Why The US Covid-19 Death Toll Keeps Increasing?

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  • The U.S. has dodged a major wintertime Covid-19 surge as the pandemic continues to recede into the background. But the death toll is still growing.
  • The U.S., which recently topped 1.1 million Covid-19 deaths since the pandemic began, continues to record several hundred more each day, death-certificate data show.
  • The people who are dying remain old, often with underlying health issues such as heart and lung ailments, the data indicate.

A recent news article published in the Wall Street Journal intrigues Why the Covid-19 Death Toll in the U.S. Is Still Rising.

A lagging booster rate

These deaths are the consequence of a virus that continues to transmit easily, allowing it to reach vulnerable people, even though built-up immune protection from vaccines and prior infections have lowered the risks for most others, according to doctors and public-health experts. A lagging booster rate is also leaving vulnerable people exposed, they said.

“There are still susceptible individuals out there,” said Janet Hamilton, executive director at the Council of State and Territorial Epidemiologists.

The U.S. averaged about 400 deaths a day in a three-month span covering November through January, based on weekly Centers for Disease Control and Prevention counts of death certificates listing Covid-19 as the underlying or contributing cause. Data from the most recent weeks are incomplete.

There has been significant improvement: The country averaged roughly 1,700 deaths a day in the same period a year before. The same wintertime period two years ago was even worse: about 2,800 daily deaths.

The current pace, however, is still enough to keep Covid-19 among the major causes of death in the U.S. The disease ranked at No. 3 in 2020 and 2021, behind heart disease and cancer, and might rank there again in 2022.

Deaths caused by Covid are heavily concentrated among the elderly, an analysis of CDC data shows. In recent weeks people 75 years and older have represented about seven of every 10 Covid-19 deaths. This age group peaked at 64% of the total during the severe winter surge two years ago and tumbled as low as a one-third of deaths when the Delta variant struck in 2021.

Grant Egley, 90 years old, died from Covid complications on Jan. 7 after falling ill with the virus following a family Christmas gathering in Ohio. He was previously treated for a form of leukemia, but was otherwise fit and healthy and fully vaccinated and boosted, his daughters said.

The retired U.S. Department of Agriculture scientist was a former ultramarathoner who hit the treadmill at his daughter Catherine Waggoner’s house during the holiday gathering. He also remained mentally sharp, filling notebooks with ideas from philosophers and theologians and his own thoughts.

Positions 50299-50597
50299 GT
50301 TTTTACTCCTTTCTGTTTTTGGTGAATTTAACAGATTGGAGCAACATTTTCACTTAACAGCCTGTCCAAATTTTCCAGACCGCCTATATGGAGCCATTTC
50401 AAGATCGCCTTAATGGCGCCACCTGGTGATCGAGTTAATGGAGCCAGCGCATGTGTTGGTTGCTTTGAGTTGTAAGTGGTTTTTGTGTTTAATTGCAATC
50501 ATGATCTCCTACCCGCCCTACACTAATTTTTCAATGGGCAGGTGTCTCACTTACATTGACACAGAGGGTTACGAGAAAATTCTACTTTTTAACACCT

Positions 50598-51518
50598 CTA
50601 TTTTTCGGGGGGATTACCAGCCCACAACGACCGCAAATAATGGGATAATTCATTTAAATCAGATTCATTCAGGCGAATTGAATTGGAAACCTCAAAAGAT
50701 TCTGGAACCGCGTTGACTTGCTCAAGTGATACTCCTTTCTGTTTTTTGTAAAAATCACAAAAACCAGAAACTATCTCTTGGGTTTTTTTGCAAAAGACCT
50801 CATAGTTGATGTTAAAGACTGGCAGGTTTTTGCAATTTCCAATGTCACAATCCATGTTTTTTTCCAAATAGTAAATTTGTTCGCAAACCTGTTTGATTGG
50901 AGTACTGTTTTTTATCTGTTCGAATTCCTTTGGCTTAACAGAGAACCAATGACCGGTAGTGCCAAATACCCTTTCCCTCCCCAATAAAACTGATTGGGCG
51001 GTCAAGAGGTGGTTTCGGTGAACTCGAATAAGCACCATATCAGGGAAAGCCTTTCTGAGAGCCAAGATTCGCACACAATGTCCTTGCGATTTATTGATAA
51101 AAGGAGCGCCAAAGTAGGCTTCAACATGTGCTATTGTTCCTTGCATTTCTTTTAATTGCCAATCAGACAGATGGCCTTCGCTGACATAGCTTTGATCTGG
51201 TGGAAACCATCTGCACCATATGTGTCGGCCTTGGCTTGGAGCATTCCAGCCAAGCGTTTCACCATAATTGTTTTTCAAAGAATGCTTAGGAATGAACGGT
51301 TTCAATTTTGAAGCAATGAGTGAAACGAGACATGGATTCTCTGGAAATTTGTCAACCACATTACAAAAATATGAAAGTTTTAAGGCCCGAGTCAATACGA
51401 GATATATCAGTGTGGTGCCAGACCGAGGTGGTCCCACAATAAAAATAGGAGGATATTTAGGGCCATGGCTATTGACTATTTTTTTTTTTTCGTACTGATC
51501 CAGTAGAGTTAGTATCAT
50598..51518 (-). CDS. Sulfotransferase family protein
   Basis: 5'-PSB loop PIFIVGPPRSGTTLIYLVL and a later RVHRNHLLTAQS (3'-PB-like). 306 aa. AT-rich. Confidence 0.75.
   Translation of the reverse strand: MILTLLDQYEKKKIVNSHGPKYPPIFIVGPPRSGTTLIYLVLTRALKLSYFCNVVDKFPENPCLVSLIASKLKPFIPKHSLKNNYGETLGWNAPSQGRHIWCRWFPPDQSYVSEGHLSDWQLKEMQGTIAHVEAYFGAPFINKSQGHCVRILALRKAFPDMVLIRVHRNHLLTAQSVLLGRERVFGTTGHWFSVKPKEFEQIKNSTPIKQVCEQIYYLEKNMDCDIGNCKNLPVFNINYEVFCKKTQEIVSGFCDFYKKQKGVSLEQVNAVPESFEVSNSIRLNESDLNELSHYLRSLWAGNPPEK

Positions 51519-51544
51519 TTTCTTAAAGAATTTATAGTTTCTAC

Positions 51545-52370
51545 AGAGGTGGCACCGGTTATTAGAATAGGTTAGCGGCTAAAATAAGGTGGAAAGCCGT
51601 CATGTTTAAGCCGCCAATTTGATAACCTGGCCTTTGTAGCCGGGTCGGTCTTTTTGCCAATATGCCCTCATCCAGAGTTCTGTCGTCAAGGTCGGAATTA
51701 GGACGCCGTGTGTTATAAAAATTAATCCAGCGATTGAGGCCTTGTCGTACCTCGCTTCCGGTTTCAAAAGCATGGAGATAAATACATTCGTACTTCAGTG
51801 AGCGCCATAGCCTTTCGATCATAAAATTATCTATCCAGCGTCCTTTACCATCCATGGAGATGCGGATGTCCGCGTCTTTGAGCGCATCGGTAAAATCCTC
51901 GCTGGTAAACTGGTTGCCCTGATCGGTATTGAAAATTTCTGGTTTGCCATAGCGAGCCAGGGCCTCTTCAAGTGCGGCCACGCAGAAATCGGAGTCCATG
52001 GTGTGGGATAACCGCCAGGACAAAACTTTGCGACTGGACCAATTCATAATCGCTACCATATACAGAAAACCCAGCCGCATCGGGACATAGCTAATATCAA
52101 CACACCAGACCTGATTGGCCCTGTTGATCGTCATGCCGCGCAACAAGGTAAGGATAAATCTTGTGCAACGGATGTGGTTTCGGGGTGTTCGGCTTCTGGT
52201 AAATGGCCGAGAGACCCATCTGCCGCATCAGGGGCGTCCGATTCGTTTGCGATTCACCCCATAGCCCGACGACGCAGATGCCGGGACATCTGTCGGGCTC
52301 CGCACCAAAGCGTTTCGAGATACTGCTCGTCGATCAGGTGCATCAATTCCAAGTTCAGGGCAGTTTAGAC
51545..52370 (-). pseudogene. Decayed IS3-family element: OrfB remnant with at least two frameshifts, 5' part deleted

At 90 years, he was not finished

“We’re all in shock,” Ms. Waggoner said. Other family members, including her mother, also 90, recovered from infections they caught at the same time. “He was not ready to go; he was not finished.”

In a shift, Covid-19 is now listed on death certificates as a contributing cause of death, rather than the main cause, more than was the case during the pandemic’s early days. Physicians, coroners and medical examiners who fill out these documents are supposed to include Covid-19 when it played a meaningful role in a person’s death. In 2020 and 2021, the disease was the underlying cause about 90% of the time.

The portion of death certificates listing Covid-19 as a contributing cause has been above 30% since spring 2022, CDC data show. This pattern likely reflects Covid exacerbating other medical conditions, doctors said. Heart issues, lung ailments, cancers, diabetes and obesity are among common health issues that can complicate infections.

Some people “have enough comorbidities that any sort of shock to the system can upset the apple cart of the rest of their illnesses,” said Dr. Cameron Wolfe, an associate professor of infectious disease at Duke University School of Medicine.

Excess deaths—a measure of all deaths in the U.S. above expected levels, based on averages from before the pandemic—remain higher than the number of reported Covid deaths. This suggests the U.S. is likely undercounting its Covid deaths, though not as much as in the pandemic’s earliest months when the disease was new, said Robert Anderson, chief of the mortality statistics branch at the CDC’s National Center for Health Statistics.

This winter’s climb in non-Covid excess deaths is likely due in part to the active flu season, Dr. Anderson said. Drug overdose deaths have also surged during the pandemic, contributing to the excess counts.

Improving vaccination uptake

Improving vaccination uptake could help further reduce the Covid death toll, doctors said. Only 41% of the population age 65 and older has received a bivalent booster shot, CDC data show. And about 53% of residents in nursing homes, which Covid devastated before the initial vaccines were introduced, were recently up-to-date on their shots, according to the Centers for Medicare and Medicaid Services.

Though far below death rates from earlier in the pandemic, nursing homes were still reporting an average of about 270 Covid-19 deaths a week in the final three months of 2022, CMS data show.

Last month, agency Administrator Chiquita Brooks-LaSure wrote to the governors of several states with the lowest rates of resident vaccinations to raise awareness and offer help, an agency spokesman said. Among them were Arizona and Florida, the two lowest-ranked states in the most recent CMS data.

“Can we do better?” said Dr. Michael Stoto, a professor emeritus at Georgetown University and a statistician in epidemiology. “The answer is yes, absolutely.”

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Source: WSJ